A sign notifying customers of a closed terrace is shown at food court in Montreal, Wednesday, March 18, 2020, as COVID-19 cases rise in Canada and around the world. THE CANADIAN PRESS/Graham Hughes

Why the feds aren’t closing the door on non-essential businesses

Some say a national message might still be more helpful, even if it leaves room for exception

While Canada’s response to the COVID-19 outbreak has taken off drastically in the last week, some have found it lopsided across the country.

In Ontario and Alberta, dine-in restaurants and bars are closed by provincial decree, while Quebec and B.C. have shut down bars and ordered restaurants to limit the number of customers.

Other provinces have made no such order.

Even in a single city like Ottawa, there’s variation between which businesses have stayed open and which have shuttered to the public.

Businesses need more federal direction to avoid confusion, the Canadian Chamber of Commerce said Wednesday.

“One of the things businesses are looking for is more coherence,” said Perrin Beatty, president of the Canadian Chamber of Commerce.

Right now in Canada, the Public Health Agency of Canada and federal health minister provide advice to the provinces, but each province and territory is ultimately responsible for making its own decisions.

Beatty said the situation can be particularly vexing for companies that operate across jurisdictions.

“As rate of infection is growing, the same rules increasingly should apply across the board,” he said.

READ MORE: B.C.’s top doctor orders bars, some restaurants to close over COVID-19

For some, without specific advice from the federal government, it can be a difficult financial proposition to voluntarily shut their doors, he said.

Federal authorities say that have been co-ordinating with provincial counterparts, but that local context is important.

“We very much recognize … that there are specific conditions in specific cities, specific provinces,” said Deputy Prime Minister Chrystia Freeland.

“That’s why we have public health officers also at the provincial and the city level.”

The provinces’ decisions about whether to close non-essential businesses comes down to the reality on the ground, including the number of cases of COVID-19 in the region and whether the area is seeing community transmission.

Chief public health officer Dr. Theresa Tam said it may also come down to a particular health system’s ability to deal with an outbreak. A weaker health system may take a more cautious approach, for example, she said.

Beatty suggested a national message might still be more helpful, even if it leaves room for exceptions. At least then the information would be coming from one source, he explained.

He did complement the federal government though on its open lines of communication with the business community.

And to some extent, he said it will be up to businesses to do the right thing for their customers and employees.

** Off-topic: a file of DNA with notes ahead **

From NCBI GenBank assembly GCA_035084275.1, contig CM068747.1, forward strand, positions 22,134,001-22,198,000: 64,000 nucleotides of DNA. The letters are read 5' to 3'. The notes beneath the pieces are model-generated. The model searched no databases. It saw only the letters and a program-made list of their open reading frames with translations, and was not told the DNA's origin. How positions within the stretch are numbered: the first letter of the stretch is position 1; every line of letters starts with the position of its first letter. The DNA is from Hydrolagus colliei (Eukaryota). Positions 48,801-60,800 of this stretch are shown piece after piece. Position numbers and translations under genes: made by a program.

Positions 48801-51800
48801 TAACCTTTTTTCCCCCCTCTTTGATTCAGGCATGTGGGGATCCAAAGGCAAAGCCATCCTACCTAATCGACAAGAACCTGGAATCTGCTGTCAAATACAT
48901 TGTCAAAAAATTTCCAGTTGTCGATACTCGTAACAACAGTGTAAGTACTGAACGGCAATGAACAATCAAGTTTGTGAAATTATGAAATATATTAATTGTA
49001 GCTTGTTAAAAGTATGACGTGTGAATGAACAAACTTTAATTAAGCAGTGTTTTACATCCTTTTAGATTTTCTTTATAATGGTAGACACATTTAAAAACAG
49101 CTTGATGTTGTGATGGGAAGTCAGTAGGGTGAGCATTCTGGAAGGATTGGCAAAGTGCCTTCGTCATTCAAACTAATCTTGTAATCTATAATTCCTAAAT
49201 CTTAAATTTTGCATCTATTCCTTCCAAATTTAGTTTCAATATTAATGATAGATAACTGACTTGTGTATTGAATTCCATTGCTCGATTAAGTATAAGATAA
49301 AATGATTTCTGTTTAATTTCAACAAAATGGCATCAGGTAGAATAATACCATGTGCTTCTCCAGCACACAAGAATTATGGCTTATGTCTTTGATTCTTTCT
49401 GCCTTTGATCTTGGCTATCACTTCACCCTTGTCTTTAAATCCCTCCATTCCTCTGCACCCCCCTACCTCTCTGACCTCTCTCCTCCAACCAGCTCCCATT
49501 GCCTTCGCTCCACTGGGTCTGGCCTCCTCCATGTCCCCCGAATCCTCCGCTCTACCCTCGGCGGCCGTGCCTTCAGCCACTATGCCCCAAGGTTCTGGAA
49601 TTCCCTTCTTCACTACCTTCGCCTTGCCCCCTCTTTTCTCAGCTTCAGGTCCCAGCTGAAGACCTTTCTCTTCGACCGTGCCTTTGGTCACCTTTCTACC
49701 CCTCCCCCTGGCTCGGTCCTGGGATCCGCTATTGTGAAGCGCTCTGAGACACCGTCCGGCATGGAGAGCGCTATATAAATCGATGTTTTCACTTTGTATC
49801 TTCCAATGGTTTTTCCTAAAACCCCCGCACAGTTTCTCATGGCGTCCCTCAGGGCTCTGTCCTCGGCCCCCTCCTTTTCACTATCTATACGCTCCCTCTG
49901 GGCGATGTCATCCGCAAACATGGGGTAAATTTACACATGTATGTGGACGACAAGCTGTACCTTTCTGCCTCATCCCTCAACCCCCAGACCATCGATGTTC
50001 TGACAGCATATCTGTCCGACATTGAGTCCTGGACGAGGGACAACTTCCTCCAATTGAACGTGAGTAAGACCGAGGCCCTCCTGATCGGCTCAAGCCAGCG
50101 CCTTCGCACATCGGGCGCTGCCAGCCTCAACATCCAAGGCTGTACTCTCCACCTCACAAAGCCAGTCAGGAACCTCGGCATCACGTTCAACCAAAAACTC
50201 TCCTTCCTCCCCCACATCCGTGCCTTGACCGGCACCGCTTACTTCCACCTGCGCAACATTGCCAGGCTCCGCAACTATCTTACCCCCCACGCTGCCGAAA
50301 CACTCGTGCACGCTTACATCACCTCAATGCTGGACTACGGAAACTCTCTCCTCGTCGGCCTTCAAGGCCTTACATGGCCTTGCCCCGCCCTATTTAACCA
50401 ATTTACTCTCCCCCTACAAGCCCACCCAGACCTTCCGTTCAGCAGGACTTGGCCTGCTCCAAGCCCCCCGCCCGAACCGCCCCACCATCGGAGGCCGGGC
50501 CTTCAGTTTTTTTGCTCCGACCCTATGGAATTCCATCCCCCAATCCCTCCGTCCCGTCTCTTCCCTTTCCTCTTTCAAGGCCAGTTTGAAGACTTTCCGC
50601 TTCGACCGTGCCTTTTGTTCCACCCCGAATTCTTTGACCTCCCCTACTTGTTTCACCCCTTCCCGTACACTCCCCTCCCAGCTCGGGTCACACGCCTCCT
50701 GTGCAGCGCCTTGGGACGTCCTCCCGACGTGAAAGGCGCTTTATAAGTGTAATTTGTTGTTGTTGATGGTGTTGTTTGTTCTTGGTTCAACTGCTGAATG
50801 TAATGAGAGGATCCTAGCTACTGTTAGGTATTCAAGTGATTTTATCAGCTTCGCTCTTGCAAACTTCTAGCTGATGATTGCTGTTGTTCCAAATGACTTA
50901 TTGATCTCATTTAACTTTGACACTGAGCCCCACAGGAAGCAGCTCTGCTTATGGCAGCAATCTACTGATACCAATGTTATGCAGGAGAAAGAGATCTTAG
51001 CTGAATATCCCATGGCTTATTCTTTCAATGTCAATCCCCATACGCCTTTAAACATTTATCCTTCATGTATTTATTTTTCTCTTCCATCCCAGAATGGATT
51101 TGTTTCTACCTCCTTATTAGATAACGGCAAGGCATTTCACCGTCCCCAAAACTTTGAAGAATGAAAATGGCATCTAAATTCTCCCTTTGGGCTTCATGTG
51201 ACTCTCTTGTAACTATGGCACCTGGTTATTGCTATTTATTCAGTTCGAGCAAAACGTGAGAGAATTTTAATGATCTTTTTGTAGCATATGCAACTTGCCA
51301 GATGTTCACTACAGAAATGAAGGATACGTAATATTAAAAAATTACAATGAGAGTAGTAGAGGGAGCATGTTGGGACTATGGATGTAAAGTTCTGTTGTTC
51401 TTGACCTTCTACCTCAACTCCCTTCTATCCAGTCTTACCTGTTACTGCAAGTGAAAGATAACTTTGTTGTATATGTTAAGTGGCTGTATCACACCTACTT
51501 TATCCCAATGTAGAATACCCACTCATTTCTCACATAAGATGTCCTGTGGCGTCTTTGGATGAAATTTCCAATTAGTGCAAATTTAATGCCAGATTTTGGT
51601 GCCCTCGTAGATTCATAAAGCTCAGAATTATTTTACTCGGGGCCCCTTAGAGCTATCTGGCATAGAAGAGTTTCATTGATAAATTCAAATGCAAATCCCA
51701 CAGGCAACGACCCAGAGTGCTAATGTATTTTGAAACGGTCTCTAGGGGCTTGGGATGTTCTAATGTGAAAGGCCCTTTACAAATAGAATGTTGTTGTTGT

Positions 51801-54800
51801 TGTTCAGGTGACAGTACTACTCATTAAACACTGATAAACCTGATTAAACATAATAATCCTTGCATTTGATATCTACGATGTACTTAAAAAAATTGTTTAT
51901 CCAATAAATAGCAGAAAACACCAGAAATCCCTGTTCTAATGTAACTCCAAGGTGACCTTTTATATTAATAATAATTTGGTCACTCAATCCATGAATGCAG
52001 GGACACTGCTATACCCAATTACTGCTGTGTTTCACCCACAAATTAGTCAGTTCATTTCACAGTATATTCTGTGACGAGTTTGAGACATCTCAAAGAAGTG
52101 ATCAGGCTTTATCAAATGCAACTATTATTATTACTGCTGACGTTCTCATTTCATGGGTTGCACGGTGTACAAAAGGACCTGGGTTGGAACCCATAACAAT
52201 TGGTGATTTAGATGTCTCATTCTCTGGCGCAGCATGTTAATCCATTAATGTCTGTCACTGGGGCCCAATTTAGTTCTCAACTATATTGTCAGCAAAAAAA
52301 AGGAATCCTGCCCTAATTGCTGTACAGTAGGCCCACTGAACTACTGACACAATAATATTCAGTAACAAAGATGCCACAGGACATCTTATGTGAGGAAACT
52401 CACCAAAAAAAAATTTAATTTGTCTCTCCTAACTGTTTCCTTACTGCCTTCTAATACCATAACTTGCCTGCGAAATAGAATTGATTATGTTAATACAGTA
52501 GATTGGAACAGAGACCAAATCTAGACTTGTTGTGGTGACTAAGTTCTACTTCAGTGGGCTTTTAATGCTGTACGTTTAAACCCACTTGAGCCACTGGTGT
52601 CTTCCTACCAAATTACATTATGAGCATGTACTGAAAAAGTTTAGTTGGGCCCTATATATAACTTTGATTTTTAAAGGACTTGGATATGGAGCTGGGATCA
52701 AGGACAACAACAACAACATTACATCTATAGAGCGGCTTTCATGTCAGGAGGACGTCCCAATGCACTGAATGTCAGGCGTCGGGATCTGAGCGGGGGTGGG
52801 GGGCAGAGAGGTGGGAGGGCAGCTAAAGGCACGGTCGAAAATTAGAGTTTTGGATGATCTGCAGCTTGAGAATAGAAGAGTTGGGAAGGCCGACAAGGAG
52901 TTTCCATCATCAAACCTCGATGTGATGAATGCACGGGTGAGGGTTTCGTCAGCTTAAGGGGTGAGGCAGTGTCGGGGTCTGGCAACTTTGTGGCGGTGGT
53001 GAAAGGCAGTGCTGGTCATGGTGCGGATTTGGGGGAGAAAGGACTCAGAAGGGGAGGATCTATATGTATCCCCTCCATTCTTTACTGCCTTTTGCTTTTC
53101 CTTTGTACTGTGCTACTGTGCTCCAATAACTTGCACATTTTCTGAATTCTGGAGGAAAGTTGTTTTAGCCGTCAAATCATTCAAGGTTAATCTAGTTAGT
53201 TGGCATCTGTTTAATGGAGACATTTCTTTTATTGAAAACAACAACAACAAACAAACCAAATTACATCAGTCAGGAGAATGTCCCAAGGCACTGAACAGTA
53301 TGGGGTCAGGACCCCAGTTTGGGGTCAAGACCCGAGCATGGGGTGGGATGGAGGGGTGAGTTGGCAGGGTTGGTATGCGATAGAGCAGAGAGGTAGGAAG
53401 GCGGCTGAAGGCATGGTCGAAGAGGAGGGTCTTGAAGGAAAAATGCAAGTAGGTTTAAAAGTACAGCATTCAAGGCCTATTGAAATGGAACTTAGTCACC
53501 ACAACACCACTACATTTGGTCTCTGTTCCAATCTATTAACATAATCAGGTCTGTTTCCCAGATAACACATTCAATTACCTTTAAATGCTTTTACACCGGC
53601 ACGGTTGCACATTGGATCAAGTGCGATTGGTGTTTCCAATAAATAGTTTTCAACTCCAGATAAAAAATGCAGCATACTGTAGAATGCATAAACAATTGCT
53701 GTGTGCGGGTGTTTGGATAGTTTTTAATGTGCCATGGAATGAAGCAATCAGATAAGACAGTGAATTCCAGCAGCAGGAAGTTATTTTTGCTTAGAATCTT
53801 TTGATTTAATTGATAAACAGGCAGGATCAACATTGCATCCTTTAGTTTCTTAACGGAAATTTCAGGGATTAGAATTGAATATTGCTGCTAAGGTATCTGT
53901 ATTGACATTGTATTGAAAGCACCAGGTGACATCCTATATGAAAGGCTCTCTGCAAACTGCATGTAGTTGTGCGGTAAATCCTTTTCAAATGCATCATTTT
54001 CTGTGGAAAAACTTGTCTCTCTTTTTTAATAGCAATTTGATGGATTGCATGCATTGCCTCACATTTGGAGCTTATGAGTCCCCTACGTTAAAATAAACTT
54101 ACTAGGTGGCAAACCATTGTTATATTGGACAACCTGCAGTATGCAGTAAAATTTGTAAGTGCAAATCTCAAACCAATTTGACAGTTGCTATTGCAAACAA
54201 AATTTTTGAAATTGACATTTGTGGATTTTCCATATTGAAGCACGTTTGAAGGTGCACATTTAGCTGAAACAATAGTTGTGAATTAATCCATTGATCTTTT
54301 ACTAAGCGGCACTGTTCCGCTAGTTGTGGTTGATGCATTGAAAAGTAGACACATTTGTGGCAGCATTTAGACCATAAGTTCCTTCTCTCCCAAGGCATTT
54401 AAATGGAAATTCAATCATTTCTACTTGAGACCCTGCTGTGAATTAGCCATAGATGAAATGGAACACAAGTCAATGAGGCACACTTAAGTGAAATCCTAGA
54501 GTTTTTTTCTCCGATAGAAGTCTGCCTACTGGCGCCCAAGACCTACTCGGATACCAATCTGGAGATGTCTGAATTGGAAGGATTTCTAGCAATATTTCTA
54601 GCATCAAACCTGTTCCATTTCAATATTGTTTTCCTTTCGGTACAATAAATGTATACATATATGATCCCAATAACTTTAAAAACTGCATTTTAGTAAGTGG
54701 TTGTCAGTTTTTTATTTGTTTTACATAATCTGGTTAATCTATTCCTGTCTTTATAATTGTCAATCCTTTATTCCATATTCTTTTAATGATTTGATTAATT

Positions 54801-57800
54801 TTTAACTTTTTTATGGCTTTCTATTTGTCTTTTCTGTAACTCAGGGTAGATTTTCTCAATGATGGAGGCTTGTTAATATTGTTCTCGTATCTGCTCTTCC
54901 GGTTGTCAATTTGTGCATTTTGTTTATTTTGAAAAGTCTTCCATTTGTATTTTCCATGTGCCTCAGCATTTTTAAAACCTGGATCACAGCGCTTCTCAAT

Laura Osman, The Canadian Press


Like us on Facebook and follow us on Twitter.

Coronavirus

Get local stories you won't find anywhere else right to your inbox.
Sign up here

Just Posted

COVID-19: Qualicum Beach Farmers Market re-opens under strict guidelines

‘Shop, don’t stop. Buy what you need and give others space and be efficient’

COVID-19: Nanoose Bay man forges hearts for his community

Kasprick has already given out approximately 400, plans to make it 600

‘An extra $220 every 90 days’: B.C. patients pay more dispensing fees due to prescription limits

Kelowna woman says it’s outrageous to charge for refills every 30 days

COVID-19: Latest from Parksville, Qualicum Beach, RDN

Province also launches new service for isolated seniors

‘Hold our line’: 29 new cases of COVID-19 announced in B.C.

Saturday’s number of new cases marks the lowest in weeks.

Nanaimo’s Harmac mill works to fill doubled pulp order for medical masks and gowns

Mill’s president says extra cleaning in place and workers are social distancing

Two inmates found positive for COVID-19 at federal prison in B.C.; other tests pending

15 staff self-isolating waiting results, refusal to work notice sent, says correctional officer

COVID-19 PQB business update: looking for takeout food?

Email messages to editor@pqbnews.com

Critic, workers’ group ‘disappointed’ Trudeau chose Amazon to distribute PPE

Amazon Canada said in an email to The Canadian Press that it is working with Canada Post, Purolator

Full World COVID-19 update: National Guard collect ventilators in New York; Spain, Italy improve

Comprehensive coronavirus update with news from around the world.

COVID-19: List of postponed/cancelled events in the Parksville Qualicum Beach area

Send your organization’s updates to editor@pqbnews.com

Unclear if Cowichan couple refusing to self-isolate will face penalty

No fines or charges have been laid to date, including Cowichan couple who won’t self isolate

Saanich mayor receives his foster bees through pollinator rental program

‘I feel like I’m an adoptive father,’ Fred Haynes says of his rented mason bee colony

Most Read